This legal murkiness is familiar territory for Trump: He’s currently slugging it out with a coalition of Democratic states in federal court over his emergency declaration in February to fund a border wall. But the president’s advisors aren’t doing him any favors in justifying the move. When reporters asked White House Press Secretary Sarah Huckabee Sanders about his legal authority to do so on Tuesday, she simply replied that “Democrats are leaving us absolutely no choice at this point.” That may work as a talking point in cable news interviews and among Trump’s supporters. But most federal judges will expect something stronger from the Justice Department attorneys who would have to defend an executive order in court.
The economic ramifications may be even more perilous. Large segments of the U.S. economy, especially in agriculture and manufacturing, operate under the assumption that the border with Mexico will remain open. Mexico is the United States’ third-largest trading partner, and the U.S. Chamber of Commerce estimates that $1.7 billion in goods flows between the two countries every day. Economists warned that a prolonged closure of the border between the two countries would likely plunge both of them into recessions. Given how low the president’s approval numbers already are despite the growing economy, a shrinking one would likely be fatal to his re-election prospects.
It’s possible that Trump’s threats to close the border are mostly meant to pressure the Mexican government and Democrats in Congress into bowing to his demands. Hostage-taking is one of his favorite negotiating tactics. But his decision to partially shut down the federal government this winter also shows that he’s more than willing to kill the hostages. “Sure it’s going to have a negative impact on the economy,” Trump told reporters on Tuesday when asked about closing the border. “But let me just give you a little secret: Security is more important to me than trade. So we’re going to have a strong border, or we’re going to have a closed border.” Captain Ahab, who lost his ship, his crew, and his life in his ill-fated quest for revenge, would likely see a kindred spirit.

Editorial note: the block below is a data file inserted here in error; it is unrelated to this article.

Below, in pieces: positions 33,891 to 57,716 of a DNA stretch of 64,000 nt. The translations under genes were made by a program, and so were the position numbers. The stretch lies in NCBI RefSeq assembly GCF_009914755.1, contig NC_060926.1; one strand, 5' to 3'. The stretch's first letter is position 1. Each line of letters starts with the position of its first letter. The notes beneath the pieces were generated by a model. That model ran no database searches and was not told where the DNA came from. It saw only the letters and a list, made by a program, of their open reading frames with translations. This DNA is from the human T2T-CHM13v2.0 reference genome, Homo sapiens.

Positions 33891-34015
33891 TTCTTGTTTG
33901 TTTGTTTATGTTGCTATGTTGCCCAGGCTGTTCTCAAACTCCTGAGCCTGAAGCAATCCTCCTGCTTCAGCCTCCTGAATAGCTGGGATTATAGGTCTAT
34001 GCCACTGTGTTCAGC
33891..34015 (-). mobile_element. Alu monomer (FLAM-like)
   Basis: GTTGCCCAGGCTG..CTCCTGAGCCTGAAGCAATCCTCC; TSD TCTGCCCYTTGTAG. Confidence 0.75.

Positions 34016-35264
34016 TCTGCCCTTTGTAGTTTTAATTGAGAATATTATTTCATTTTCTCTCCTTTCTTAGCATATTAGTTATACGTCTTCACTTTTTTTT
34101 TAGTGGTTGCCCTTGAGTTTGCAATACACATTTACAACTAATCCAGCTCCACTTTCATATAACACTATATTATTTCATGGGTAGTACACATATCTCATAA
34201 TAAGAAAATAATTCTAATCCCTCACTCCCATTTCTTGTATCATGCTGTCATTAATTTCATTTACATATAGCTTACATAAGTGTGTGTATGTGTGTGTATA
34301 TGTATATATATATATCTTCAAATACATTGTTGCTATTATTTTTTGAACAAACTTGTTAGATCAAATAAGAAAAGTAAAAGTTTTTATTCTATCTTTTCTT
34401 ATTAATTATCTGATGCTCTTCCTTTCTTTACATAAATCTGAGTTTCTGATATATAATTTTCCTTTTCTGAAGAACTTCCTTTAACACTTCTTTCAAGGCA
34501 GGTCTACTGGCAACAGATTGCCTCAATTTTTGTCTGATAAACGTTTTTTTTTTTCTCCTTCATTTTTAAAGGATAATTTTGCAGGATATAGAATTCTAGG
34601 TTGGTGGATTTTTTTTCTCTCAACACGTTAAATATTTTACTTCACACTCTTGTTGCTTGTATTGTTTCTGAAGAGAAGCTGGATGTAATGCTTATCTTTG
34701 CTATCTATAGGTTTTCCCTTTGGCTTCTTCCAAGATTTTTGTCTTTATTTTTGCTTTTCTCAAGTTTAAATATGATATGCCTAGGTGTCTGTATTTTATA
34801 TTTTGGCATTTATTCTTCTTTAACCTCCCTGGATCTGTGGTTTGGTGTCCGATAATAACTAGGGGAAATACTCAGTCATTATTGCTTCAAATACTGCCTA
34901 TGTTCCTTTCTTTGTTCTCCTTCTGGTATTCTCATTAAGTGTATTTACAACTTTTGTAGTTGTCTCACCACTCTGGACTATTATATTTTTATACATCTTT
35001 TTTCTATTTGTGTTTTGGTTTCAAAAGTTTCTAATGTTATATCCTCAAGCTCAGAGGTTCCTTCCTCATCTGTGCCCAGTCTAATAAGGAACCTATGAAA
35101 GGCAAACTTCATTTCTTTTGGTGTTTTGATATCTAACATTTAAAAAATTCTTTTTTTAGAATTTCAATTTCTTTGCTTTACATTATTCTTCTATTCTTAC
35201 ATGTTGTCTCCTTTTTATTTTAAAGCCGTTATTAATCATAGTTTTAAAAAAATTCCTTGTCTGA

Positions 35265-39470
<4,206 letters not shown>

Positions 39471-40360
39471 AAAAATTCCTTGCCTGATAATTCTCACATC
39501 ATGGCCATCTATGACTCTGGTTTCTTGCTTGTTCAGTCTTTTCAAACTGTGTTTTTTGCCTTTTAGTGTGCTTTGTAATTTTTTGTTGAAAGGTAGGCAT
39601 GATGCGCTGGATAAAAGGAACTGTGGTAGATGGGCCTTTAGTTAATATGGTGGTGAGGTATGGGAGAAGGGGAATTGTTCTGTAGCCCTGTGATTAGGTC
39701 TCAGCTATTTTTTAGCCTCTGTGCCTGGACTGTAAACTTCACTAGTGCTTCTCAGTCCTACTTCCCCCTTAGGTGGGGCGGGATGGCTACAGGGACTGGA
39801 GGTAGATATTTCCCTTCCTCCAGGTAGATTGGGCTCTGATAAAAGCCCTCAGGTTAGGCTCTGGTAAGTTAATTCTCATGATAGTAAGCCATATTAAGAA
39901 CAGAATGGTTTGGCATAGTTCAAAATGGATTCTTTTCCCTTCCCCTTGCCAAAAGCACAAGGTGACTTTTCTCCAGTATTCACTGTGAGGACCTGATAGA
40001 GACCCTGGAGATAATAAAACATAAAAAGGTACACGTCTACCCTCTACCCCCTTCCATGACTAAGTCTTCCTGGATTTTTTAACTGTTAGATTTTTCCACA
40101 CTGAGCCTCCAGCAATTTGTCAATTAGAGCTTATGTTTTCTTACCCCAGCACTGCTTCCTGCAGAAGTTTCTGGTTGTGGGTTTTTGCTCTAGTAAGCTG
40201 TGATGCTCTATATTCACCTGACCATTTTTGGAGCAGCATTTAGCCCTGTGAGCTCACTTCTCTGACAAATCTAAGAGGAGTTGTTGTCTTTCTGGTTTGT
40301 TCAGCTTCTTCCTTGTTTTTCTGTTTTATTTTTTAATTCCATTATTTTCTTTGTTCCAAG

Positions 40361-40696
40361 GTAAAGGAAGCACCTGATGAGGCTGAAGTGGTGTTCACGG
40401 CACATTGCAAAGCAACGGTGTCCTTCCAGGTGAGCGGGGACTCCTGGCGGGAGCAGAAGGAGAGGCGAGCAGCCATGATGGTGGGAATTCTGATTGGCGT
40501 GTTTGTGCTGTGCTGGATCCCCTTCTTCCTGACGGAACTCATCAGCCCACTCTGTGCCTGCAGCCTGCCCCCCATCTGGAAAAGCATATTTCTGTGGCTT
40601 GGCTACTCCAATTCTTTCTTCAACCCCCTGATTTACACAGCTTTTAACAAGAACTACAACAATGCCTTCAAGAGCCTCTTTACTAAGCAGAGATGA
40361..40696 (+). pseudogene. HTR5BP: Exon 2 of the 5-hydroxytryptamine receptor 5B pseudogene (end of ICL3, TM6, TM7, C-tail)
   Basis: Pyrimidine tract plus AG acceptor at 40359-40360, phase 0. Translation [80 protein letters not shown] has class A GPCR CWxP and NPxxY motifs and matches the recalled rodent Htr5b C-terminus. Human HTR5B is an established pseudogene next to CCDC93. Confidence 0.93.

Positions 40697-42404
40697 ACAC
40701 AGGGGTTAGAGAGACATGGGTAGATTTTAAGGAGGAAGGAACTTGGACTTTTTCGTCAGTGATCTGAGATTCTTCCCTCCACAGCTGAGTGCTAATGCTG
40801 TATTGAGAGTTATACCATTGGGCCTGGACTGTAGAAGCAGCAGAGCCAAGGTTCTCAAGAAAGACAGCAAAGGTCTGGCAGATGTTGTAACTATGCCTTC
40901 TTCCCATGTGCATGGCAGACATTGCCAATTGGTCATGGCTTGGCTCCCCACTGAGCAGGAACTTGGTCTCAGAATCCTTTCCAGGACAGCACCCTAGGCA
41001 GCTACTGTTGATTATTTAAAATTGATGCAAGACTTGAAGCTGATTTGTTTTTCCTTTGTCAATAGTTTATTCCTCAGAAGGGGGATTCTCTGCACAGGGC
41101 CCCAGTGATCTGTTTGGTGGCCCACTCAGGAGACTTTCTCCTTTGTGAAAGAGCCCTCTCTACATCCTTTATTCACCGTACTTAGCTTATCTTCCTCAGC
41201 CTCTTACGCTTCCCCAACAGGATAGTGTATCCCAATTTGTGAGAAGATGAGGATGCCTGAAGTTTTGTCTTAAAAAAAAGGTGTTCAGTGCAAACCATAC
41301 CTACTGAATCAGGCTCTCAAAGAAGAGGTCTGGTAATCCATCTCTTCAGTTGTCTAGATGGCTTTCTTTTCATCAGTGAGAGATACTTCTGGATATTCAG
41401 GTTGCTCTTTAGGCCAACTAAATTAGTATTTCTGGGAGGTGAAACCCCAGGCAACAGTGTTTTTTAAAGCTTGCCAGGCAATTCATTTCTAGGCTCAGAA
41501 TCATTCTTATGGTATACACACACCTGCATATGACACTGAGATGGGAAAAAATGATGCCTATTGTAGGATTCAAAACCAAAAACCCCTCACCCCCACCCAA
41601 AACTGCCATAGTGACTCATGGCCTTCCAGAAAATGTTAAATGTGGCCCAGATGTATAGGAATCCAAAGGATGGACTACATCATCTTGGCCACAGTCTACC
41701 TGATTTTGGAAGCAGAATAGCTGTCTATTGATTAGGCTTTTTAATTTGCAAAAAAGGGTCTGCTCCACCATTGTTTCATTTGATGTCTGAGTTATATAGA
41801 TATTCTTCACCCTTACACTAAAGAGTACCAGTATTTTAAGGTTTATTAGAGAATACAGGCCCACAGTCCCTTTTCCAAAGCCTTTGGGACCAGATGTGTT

Trump differs from Melville’s classic character in two key ways. Neither the border nor those who cross it have actually wronged Trump in any personal sense. His animus seems to be motivated largely by personal prejudice toward Hispanics and other immigrants. If anything, he has wronged his targets more than they have wronged him. His administration’s policy of separating migrant families at the border, for example, traumatized hundreds of children in a failed effort to deter unauthorized crossings. Once again, Trump backed down from the policy in the face of near-universal condemnation, including from Republican allies in Congress.
But the most important difference may be in capacity. Trump made history as the first president without government experience, legal training, or military service. He’s still trying to run the country as he ran the Trump Organization: by executive fiat, with few constraints and virtually no dissent. A common assumption is that Trump hasn’t learned anything from previous showdowns, but perhaps he’s just learned the wrong lesson from them. The president now knows that he can satiate his supporters with impossible promises and symbolic victories, that he can either brush aside the tangible harm as “fake news” or blame it on Democrats in Congress. In doing so, he has abandoned the idea of translating his goals into governance. Ahab had no shortage of flaws. But at least he understood whaling.